Although the JVC X750R cannot reproduce the full REC 2020 colour space, it is the only projector at this price range that includes specific provisions for supporting the DCI-P3 colour gamut. If you want a full 4K projector that can do a full DCI-P3 colour gamut you will then have to choose the Sony VPL-VW1100 at $26,000. Now playing in order to reproduce DCI-P3 colour gamut, a filter is used and in the case of the Sony VW1000 (and the upgraded VW1100) the filter causes a noticeable light loss with the projected image being approximately 23% dimmer with the filter in place; whereas the JVC X750R only suffers from 7% brightness loss.
Another interesting characteristic
HDR is the second additional enhancement being introduced with UHD video. Just about all of the movies already announced for release on Ultra HD Blu-ray discs will include support for HDR and even Netflix will also be supporting HDR. However, there are outstanding issues with how projector will handle HDR content. This is because UHD HDR specifications have adopted characteristics that assume the use of a very bright (LCD and OLED flat panel display) as the peak image highlights will be displayed very bright (e.g., 1000 NITS or almost 300 ftL). The commercial digital cinema industry, on the other hand, has defined a commercial version of HDR that has much lower peak brightness level requirements that would be applicable to home theatres, but that’s not what is going to be used for the consumer video sources. So the question is although JVC (and Sony) claim support for HDR on some of their new projectors, will it be possible to calibrate these projectors to produce satisfactory results when connected to a consumer 4K/UHD source providing HDR enabled video? The answer is yes. In the case of the JVC DLA-X750R projected to my 96″ 21:9 Stewart Studiotek 130 G3 screen, the projector can achieve very good HDR results by using Gamma D preset, setting the Picture Tone to 13, Dark Level to 5 and Bright Level to 6. This preset is automatically selected when the projector detects HDR10 content entered its HDMI 2.0a inputs as the case when I play back “Salt” UHD BD using the Samsung UBD-K8500 UHD BD Player.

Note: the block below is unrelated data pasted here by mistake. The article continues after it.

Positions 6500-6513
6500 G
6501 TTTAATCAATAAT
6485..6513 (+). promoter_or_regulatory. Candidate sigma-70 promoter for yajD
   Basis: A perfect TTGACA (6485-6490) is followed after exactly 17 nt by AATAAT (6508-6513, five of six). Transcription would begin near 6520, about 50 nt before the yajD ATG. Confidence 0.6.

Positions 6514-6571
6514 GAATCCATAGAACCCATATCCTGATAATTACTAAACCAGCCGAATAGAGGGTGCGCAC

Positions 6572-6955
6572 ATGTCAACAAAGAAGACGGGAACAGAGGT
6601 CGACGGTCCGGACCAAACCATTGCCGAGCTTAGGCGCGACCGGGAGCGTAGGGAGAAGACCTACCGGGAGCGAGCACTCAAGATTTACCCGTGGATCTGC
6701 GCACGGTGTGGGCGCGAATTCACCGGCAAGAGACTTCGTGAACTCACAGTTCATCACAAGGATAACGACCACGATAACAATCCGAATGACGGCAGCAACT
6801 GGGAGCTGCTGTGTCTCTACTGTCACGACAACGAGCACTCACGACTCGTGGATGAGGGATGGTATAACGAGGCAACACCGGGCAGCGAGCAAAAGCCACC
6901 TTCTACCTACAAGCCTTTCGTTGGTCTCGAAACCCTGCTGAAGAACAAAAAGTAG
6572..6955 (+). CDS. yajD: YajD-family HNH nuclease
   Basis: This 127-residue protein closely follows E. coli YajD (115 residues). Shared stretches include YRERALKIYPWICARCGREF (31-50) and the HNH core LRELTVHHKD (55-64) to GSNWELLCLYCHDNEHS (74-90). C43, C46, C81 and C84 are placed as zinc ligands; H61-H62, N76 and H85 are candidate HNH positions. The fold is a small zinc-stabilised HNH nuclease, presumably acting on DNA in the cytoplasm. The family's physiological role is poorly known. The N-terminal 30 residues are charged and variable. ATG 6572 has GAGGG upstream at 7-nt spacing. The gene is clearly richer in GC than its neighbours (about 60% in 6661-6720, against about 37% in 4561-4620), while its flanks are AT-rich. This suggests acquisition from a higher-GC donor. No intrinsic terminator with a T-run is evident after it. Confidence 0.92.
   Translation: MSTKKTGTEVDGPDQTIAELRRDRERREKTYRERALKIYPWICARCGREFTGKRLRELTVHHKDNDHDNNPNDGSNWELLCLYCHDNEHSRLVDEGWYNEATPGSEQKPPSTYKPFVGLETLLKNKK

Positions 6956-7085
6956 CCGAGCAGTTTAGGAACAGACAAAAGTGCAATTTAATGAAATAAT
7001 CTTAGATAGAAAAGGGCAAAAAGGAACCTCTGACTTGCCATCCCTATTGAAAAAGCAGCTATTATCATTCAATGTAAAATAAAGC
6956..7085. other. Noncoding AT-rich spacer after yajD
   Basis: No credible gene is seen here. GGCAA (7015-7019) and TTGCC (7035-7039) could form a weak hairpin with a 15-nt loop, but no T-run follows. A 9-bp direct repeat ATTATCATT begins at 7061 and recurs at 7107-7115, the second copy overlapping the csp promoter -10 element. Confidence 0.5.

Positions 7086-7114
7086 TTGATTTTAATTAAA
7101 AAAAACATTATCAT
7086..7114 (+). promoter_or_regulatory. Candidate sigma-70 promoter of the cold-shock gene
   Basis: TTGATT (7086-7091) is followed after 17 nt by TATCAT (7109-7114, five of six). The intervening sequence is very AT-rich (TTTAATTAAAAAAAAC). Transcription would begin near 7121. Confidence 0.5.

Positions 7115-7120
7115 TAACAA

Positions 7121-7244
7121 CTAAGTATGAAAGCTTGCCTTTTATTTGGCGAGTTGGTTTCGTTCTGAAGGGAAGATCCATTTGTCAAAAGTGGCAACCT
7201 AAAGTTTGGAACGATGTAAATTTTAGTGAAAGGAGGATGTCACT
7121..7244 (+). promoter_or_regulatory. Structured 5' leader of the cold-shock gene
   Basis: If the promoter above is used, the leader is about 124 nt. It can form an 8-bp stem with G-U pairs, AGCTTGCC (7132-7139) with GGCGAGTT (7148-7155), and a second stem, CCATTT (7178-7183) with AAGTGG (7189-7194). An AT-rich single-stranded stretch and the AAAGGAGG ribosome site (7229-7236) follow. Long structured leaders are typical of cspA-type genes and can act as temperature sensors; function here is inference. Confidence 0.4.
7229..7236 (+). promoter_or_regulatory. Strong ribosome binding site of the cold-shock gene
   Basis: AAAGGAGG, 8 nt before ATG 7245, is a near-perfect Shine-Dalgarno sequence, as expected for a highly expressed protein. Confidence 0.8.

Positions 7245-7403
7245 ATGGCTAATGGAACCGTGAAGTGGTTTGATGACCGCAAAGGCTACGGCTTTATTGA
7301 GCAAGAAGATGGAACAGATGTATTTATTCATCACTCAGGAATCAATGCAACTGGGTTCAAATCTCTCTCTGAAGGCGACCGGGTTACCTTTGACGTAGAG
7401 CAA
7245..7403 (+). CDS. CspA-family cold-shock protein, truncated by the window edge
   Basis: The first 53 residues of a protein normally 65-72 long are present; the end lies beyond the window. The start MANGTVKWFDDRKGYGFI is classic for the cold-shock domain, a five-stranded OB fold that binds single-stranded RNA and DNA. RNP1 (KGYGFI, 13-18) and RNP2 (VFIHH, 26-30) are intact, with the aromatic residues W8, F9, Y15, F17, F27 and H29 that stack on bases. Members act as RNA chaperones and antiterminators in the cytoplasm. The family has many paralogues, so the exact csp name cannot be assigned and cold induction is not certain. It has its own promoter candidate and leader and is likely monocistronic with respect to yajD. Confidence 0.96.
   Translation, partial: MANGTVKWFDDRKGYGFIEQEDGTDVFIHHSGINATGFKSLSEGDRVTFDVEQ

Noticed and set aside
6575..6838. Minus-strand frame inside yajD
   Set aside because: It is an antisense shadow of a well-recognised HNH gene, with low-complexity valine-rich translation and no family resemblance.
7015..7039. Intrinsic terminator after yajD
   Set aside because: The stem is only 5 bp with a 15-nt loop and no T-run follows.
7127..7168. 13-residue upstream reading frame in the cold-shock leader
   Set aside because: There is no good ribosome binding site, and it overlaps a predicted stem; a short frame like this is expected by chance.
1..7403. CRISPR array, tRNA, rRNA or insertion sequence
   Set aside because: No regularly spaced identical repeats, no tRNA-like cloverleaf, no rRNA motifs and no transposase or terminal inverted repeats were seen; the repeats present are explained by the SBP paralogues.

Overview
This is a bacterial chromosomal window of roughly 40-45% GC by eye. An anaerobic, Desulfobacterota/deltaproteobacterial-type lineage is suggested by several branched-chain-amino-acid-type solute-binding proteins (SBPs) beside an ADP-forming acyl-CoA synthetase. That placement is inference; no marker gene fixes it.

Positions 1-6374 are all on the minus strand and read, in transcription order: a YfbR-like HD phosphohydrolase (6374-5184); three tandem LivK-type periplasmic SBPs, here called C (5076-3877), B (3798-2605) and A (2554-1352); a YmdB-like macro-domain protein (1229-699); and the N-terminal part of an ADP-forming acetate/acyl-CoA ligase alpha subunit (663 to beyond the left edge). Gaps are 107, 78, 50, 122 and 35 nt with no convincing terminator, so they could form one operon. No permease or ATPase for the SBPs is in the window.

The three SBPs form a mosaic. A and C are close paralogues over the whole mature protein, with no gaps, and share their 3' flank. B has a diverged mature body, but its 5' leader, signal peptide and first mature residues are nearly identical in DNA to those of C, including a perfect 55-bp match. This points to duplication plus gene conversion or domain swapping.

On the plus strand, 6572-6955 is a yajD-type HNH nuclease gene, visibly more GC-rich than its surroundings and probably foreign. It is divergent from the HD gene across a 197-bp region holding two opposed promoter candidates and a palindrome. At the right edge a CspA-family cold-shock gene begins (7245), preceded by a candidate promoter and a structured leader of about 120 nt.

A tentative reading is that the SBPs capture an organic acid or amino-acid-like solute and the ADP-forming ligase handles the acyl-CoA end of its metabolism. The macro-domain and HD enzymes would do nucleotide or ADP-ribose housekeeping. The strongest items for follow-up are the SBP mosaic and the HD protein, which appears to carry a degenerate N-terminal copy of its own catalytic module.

HD and UHD Formats Coding